Three U.S. bishops visiting Africa to observe humanitarian work

Three U.S. bishops visiting Africa to observe humanitarian work

.- A delegation of American bishops is visiting Zimbabwe and South Africa on behalf of the U.S. Conference of Catholic Bishops (USCCB). The bishops intend to observe not only the challenges facing the African countries, but also the humanitarian work and the “fully alive” faith of Christians in the region.

Bishop of Pensacola John H. Ricard and Bishop of Salt Lake City John C. Wester visited Zimbabwe from August 26-28. They will visit South Africa from August 28 to September 6, where they were scheduled to be joined by Cardinal Theodore McCarrick, a retired Archbishop of Washington.

Bishop Ricard is chairman of the USCCB Subcommittee on Africa, while Bishop Wester is a committee member. During their trip they plan to talk with Church officials and visit projects funded by the Pastoral Solidarity Fund for the Church in Africa.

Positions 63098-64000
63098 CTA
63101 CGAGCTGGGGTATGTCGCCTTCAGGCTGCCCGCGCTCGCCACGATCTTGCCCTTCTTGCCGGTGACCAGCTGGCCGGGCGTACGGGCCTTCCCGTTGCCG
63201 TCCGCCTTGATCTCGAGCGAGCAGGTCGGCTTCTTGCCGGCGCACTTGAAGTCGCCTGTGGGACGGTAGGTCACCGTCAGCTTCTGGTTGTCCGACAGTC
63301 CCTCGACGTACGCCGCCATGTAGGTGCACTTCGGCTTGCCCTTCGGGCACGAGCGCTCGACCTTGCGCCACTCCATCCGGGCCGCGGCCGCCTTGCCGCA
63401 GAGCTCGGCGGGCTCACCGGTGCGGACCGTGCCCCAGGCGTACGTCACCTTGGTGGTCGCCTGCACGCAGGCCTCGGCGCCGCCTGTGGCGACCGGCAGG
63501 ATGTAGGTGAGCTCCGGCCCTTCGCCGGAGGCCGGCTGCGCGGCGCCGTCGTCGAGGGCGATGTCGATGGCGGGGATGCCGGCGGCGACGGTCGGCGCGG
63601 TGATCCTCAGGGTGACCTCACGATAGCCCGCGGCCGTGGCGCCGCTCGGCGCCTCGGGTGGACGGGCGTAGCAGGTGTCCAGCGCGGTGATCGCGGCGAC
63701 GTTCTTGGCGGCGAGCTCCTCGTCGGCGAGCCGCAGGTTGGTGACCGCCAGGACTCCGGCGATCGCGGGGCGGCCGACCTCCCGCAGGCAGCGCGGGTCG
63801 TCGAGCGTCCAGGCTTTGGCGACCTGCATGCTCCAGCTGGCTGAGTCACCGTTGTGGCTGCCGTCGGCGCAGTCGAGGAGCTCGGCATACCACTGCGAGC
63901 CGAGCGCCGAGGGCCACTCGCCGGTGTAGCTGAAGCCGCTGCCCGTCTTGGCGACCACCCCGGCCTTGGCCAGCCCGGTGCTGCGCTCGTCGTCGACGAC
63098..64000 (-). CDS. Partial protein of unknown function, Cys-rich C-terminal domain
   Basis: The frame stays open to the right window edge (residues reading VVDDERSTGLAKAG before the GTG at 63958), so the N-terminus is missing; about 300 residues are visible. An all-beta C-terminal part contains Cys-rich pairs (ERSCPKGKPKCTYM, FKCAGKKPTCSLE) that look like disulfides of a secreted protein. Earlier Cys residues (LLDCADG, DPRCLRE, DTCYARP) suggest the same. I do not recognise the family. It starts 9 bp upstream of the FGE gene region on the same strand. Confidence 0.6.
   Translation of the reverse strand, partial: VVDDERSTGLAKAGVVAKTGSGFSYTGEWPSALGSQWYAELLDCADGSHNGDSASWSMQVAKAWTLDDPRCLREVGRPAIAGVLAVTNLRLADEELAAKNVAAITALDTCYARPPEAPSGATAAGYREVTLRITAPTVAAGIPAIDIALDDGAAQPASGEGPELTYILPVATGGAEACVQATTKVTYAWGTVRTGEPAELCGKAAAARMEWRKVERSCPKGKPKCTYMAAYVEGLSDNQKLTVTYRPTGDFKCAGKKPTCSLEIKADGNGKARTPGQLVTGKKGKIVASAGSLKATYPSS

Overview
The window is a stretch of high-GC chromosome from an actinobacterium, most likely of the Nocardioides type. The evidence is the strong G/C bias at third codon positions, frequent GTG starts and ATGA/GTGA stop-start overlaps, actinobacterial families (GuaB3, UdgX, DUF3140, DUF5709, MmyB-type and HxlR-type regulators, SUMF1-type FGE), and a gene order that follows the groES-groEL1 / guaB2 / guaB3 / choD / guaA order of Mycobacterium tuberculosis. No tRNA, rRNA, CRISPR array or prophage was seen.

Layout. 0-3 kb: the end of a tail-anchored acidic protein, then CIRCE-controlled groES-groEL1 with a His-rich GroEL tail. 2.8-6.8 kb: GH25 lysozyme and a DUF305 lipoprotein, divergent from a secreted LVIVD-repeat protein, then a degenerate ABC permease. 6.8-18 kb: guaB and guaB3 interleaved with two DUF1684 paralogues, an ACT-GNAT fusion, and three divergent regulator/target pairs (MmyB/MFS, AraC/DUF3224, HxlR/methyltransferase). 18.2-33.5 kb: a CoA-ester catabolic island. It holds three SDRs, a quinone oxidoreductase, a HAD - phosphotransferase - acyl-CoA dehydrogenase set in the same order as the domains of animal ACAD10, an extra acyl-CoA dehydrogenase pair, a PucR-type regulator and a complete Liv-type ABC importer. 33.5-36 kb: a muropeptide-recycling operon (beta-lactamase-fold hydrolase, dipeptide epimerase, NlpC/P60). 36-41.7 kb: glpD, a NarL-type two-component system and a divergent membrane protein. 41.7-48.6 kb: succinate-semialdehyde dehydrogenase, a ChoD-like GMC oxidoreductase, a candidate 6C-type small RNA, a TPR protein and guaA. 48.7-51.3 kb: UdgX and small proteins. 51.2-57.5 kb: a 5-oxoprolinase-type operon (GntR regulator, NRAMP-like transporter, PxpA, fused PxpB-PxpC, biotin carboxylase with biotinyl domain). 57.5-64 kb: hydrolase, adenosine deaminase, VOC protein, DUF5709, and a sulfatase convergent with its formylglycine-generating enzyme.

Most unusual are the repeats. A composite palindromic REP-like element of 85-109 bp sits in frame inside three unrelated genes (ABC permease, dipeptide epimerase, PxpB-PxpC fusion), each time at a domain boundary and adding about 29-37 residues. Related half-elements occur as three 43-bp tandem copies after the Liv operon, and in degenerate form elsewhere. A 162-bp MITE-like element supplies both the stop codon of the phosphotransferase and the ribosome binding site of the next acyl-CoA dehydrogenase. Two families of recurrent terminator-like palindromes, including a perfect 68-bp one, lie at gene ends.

Bishop Wester, Chairman of the USCCB Committee on Migration, is also leading a delegation for the Migration and Refugee Services office. The fact-finding mission is assessing the problems of refugees and displaced persons in South Africa and Zimbabwe.

Children and women victims of human trafficking, an activity described as a modern-day slave trade, are a particular concern of his delegation.

All three bishops are associated with Catholic Relief Services (CRS). According to the USCCB, they are observing the humanitarian work CRS is involved in, especially in combating HIV-AIDS.

Patrick Markey, executive director of the USCCB Office of National Collections, organized the trip.

“As we saw clearly during Pope Benedict’s recent trip to the Cameroon and Angola, the Church in Africa is not only growing rapidly. It is also fully alive and rich in vocations,” Markey said in a USCCB press release. “The Church in Africa also faces many challenges and for that reason Catholics in the U.S. have so generously responded to a call from the bishops to give them a hand.”

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